blog: Don Marti


bringing in the email harvest

24 October 2021

(This is rough, still trying to figure this out. Based on a thread in a surveillance marketing forum.)

Here's a surveillance marketing problem: some company gets a web site visitor, but can't identify them. They want to target the same person with Facebook ads or email spam.

For the company, one solution is to put some third-party JavaScript on the page that generates an email address for an anonymous visitor. Examples:

  • LeadPost leverages a network of match providers to convert your anonymous bounces into actionable leads. All lead data includes fully verified name, address and email and may be used for unlimited marketing purposes.

  • GetEmails offers Anonymous Website Visitor Identification, best explained in their video, How it Works In the Kitchen. We hash the email addresses in the huge f'n database, we then match the hashed email addresses in the cookies to the hashed email addresses in the big f'n database, and we pass you a record. It is magic.

There's a book about this technique, by Adam Robinson, founder of GetEmails. Permission (Sh)marketing: How the world's fastest-growing companies legally retarget website visitors using email without permission (and how you can too).

On the identification side, we could use existing technology to identify up to about 35 percent of US traffic. On the data side, we could compile an enormous list of third-party opt-ins through business developement with lead generation companies. We connected the two parts together, and lo and behold, it worked. Email-Based Retargeting was born.

This might be why I sometimes get completely inexplicable companies showing up as Advertisers using your activity or information in Facebook Ad Preferences. What if this happened?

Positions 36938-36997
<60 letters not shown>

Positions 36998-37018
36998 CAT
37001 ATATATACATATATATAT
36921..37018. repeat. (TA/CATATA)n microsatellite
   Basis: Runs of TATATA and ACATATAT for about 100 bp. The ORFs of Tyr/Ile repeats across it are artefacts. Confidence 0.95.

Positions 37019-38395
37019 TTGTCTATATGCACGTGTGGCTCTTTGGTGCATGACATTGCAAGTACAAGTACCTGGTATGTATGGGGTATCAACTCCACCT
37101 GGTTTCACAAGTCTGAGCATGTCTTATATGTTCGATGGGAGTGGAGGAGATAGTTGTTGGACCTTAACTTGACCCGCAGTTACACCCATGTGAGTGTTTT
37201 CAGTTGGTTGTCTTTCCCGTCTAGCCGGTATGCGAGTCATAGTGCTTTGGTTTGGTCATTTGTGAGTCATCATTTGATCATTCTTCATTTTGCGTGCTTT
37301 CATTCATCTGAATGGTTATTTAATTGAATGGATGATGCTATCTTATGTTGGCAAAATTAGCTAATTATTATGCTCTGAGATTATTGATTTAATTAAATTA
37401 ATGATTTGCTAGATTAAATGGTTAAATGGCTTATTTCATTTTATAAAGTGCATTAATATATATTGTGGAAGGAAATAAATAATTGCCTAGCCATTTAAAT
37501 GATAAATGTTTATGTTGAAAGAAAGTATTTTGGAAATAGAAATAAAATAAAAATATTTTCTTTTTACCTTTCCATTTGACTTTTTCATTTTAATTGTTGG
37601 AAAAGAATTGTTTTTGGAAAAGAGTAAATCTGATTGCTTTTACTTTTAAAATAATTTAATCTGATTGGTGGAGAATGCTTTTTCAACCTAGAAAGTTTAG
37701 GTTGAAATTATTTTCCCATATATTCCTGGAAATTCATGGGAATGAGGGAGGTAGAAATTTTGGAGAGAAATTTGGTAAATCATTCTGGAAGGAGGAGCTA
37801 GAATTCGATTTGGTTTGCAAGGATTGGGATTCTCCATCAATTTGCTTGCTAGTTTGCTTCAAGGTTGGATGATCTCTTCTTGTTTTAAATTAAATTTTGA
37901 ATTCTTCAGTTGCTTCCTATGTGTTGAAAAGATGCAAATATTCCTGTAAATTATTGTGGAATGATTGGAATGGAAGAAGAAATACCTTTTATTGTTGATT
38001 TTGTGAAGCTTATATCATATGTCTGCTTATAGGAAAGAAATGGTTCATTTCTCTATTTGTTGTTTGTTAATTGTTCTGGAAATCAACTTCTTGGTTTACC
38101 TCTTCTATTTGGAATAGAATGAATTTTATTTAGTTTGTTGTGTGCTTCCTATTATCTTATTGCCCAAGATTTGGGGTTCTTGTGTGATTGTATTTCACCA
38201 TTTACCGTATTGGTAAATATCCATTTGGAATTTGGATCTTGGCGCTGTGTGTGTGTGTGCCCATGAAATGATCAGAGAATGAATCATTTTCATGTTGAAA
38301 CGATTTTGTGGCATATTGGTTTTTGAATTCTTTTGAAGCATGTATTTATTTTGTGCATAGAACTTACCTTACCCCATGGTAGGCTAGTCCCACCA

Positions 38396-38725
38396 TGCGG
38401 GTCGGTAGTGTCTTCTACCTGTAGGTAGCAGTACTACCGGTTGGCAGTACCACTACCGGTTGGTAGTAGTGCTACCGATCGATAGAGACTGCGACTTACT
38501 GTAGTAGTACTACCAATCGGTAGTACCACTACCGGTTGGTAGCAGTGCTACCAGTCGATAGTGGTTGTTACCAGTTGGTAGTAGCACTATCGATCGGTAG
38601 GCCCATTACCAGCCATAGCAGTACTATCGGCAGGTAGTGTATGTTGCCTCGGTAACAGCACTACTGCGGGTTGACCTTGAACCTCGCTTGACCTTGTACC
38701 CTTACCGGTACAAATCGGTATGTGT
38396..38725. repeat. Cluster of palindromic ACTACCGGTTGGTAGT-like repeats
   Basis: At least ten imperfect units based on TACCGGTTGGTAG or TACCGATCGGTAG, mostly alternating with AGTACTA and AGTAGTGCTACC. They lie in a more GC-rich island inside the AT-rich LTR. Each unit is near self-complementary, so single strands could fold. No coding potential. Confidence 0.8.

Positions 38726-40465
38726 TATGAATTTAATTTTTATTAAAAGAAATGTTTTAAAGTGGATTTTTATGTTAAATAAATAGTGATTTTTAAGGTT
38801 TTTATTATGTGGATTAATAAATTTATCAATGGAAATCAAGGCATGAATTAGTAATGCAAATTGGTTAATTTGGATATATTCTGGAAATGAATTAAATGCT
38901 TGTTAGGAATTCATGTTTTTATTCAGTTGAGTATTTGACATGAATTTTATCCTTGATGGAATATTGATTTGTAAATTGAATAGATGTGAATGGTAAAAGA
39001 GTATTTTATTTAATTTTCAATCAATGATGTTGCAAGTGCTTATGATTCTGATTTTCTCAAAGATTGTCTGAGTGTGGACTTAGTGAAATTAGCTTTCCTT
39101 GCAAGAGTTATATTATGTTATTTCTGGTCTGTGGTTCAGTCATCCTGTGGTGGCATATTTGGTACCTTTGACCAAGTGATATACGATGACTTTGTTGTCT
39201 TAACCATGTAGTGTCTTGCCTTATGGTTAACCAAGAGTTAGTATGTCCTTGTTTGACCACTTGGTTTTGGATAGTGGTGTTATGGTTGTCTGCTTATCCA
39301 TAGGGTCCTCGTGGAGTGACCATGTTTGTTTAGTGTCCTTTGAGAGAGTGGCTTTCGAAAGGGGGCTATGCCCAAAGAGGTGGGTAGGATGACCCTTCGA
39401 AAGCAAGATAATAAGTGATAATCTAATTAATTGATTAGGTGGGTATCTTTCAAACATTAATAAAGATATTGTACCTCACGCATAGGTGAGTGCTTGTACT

1. User A visits a web site with some email-finding JavaScript on it.

  2. Email-finding JavaScript misidentifies User A as User B.

  3. Company adds User B's info to their CRM system and uses it to send spam (generally, CAN-SPAM compliant email that is spam according to norms and reputable mail server ToSs, not spam according to US Federal law) to User B, and adds User B to a Facebook Custom Audience (not a Website Custom Audience like they would have gotten by using the Facebook pixel, a Customer List Custom Audience as if they had gotten the email with consent.)

The problem is: what happens if User B had Global Privacy Control turned on? The company would have picked up on it, and set the "Do Not Sell" flag to apply to User B's information, but User B didn't visit the company's site. User A did. So now User B sees their info in a place it shouldn't be, and the company is in CCPA trouble for mishandling the information of someone who never even came to their site.

Part of the solution seems to be for the third-party vendor to keep track of everyone they have seen a Global Privacy Control for on any site, and never return that person's info in step 2 above. But I'm not sure if this covers it. Anyway, this might just be more about what the heck is that company I've never heard of doing in Facebook Ad Preferences? than anything too significant.

Or I'm seeing those weird Facebook ads because the company just bought an old spam CD and made custom audiences out of that. Probably easier.

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